Another dental nurse writes an anonymous letter to a previous manager. Here, the very real perils of a toxic workplace

Ever since I qualified as a dental nurse, I admired your practice. I would walk past this beautiful building in a quirky little town and think to myself how much I would love to work here one day.

I decided to email enquiring about vacancies. I hadn’t heard back for at least couple of years, until one day I received an email asking if I was still interested in the position. I remember reading the email and being so excited. Four weeks later, I left my position as a lead dental nurse in a lovely practice to work for you because I thought that was my dream. I was very wrong.

The first few weeks started great and I was embracing new ways of working, learning the new software and getting to know everybody. Then it started to slip. I soon realised I was in a very toxic place. Everybody was against each other behind each other’s backs. There was no team work at all and the atmosphere was always very tense. I kept thinking there was something wrong with me for feeling this because working here was something I had wanted for a long time. The worst time was after the first lockdown.

Having a couple of months off was really enjoyable and I felt like the weight had lifted off my shoulders. When we returned to clinic, things started to worsen. On our first meeting after coming back, you shouted at me and made sarcastic comments towards me all because I had a question regarding amendments to my contract. You told me I had to work anti-social hours with fewer breaks to make up my hours. I was exhausting myself every day, but you didn’t care. You made me feel like I had no choice and that there was nothing better out there, so I stuck with it and did what I was told.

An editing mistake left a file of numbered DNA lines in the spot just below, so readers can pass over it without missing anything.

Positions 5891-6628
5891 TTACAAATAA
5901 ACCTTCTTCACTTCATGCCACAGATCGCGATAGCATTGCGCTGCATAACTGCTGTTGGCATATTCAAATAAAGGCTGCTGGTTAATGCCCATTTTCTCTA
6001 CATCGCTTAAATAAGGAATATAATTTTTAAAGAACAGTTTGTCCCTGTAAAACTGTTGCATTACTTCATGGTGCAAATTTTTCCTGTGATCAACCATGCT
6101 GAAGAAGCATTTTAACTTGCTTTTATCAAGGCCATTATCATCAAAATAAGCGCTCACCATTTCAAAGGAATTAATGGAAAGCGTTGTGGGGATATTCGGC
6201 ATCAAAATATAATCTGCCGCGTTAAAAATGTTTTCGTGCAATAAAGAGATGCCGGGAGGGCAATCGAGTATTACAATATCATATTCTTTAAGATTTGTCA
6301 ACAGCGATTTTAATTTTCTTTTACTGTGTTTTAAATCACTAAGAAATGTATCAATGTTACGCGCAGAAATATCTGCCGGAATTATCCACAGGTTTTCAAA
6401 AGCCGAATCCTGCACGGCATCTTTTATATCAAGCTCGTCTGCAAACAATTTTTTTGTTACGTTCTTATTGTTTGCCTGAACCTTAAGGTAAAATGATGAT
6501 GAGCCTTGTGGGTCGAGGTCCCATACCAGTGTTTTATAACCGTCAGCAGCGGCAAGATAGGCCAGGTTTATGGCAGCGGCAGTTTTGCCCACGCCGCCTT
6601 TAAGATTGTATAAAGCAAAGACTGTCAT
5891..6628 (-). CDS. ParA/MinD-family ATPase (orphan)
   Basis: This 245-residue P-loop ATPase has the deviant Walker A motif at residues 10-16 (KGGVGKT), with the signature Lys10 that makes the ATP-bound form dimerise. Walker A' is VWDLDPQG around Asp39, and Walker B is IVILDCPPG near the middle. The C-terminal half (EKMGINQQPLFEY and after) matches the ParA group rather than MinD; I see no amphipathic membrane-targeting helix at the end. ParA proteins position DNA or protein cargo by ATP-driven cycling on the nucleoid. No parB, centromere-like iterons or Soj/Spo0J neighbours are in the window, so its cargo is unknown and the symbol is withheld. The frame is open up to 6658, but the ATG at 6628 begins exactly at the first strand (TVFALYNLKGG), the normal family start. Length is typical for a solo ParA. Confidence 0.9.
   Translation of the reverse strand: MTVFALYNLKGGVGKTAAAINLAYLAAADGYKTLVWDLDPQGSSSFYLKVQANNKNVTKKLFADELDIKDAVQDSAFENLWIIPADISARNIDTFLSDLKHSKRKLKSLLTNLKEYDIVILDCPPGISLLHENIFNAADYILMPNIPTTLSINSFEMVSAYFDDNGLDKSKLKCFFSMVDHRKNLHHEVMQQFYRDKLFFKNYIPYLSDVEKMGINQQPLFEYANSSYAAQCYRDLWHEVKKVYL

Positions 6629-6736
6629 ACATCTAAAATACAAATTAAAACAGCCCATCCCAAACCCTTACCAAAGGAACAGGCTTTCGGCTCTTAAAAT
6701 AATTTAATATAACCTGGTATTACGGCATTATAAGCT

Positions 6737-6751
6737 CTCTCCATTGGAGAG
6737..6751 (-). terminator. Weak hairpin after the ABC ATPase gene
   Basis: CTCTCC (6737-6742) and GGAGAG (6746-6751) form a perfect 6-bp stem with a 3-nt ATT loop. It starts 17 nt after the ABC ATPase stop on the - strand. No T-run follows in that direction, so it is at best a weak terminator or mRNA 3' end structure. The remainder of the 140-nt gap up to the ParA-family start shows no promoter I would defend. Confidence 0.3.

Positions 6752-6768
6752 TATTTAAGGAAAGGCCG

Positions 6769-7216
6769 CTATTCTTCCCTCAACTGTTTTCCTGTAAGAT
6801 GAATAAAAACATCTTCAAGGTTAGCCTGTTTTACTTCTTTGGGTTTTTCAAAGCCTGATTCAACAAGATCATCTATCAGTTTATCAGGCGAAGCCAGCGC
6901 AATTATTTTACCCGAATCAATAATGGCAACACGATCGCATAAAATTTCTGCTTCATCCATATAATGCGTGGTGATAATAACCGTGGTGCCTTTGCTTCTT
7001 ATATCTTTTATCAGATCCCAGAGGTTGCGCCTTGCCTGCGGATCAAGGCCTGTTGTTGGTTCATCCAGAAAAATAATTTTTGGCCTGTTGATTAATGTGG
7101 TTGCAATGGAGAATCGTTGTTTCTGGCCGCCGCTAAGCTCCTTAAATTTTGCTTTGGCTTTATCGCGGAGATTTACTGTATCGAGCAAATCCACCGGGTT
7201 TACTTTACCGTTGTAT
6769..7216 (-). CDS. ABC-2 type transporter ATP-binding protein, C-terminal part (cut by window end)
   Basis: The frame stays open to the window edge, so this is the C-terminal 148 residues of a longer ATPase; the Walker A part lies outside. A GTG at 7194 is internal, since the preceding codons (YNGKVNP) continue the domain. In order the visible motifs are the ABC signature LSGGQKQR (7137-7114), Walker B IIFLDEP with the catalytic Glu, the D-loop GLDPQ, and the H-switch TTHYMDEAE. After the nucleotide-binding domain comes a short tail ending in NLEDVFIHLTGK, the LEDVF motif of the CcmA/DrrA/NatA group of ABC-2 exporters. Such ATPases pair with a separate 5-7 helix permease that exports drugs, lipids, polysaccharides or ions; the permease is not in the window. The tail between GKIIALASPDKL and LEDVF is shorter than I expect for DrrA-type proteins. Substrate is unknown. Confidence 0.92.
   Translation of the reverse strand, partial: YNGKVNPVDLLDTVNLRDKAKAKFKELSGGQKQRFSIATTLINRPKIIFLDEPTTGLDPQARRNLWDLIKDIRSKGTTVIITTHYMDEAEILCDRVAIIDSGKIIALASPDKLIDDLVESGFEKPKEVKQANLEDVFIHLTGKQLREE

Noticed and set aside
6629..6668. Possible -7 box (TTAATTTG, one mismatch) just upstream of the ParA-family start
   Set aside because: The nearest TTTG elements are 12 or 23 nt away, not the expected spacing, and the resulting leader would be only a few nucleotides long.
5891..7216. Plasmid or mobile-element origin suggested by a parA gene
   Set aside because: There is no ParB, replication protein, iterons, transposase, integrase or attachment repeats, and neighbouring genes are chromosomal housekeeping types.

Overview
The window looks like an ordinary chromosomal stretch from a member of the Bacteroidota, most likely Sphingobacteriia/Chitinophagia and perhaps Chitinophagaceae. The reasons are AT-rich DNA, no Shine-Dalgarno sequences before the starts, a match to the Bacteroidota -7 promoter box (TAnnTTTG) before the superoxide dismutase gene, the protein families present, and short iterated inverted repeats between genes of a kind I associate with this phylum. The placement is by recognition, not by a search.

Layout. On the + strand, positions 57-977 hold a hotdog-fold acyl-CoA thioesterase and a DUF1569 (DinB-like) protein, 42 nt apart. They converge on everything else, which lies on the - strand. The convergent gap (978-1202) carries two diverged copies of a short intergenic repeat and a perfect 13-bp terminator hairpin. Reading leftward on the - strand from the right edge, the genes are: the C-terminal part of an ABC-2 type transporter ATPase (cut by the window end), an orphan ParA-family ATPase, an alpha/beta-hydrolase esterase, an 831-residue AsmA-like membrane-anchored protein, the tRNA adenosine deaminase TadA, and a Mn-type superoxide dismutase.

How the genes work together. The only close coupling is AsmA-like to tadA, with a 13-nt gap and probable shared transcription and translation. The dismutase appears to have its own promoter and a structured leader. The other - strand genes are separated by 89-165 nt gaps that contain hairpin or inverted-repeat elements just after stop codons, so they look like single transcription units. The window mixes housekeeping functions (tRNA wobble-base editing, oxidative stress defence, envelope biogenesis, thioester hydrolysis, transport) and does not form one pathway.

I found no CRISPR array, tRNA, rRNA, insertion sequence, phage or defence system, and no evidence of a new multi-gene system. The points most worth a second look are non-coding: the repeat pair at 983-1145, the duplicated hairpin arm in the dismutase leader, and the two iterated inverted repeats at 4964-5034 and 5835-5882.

Whenever I nursed for you, I was made to feel so small and never good enough. The way you spoke to all the dental nurses was awful, but I put up with it because I was scared. Achieving so much in my previous workplace – being shown appreciation and getting promoted – to then coming to your practice to have you crash me down was awful.

My confidence was gone, my happiness was gone and my passion for dentistry was quickly disappearing. Every day, walking to work I had tears in my eyes and every day I returned home in such an unhappy state. This ruined my friendships, relationships and took away part of me, part of who I was and who I loved.

I felt my mental health was deteriorating. I was constantly in an unhappy mood because I was put down in my job daily. My achievement didn’t matter at all, as I was always made to feel so insignificant. It was a really hard time for me.

The tipping point came when I realised I had lost myself. I needed to get back to 'me' without being constantly knocked down. After I summoned up the courage to leave, four other members of staff handed in their notice, too.

Slowly rebuilding

Five months later, I am in a different place and slowly rebuilding who I was before. Slowly finding my happiness again. Slowly getting back what you took away from me. Looking back at this experience it was the hardest part of my life yet. But I know being mistreated in this way will only make me stronger and more determined never to let anyone take away my confidence again.

The practice I now work in is full of supportive people. Everyone is understanding and we work in an open space clinic, so team work is extremely noticeable. Everyone looks after each other and the days flow easy.

If you feel like you’re losing yourself, as well as your passion, then find pastures new. Perhaps the grass is not always greener on the other side, but you certainly won’t know until you try. Getting out of a toxic situation has proved crucial – for my mental health, my career and the people I love.

To write for this series, email Julie Bissett at with your 750-word ‘letter’.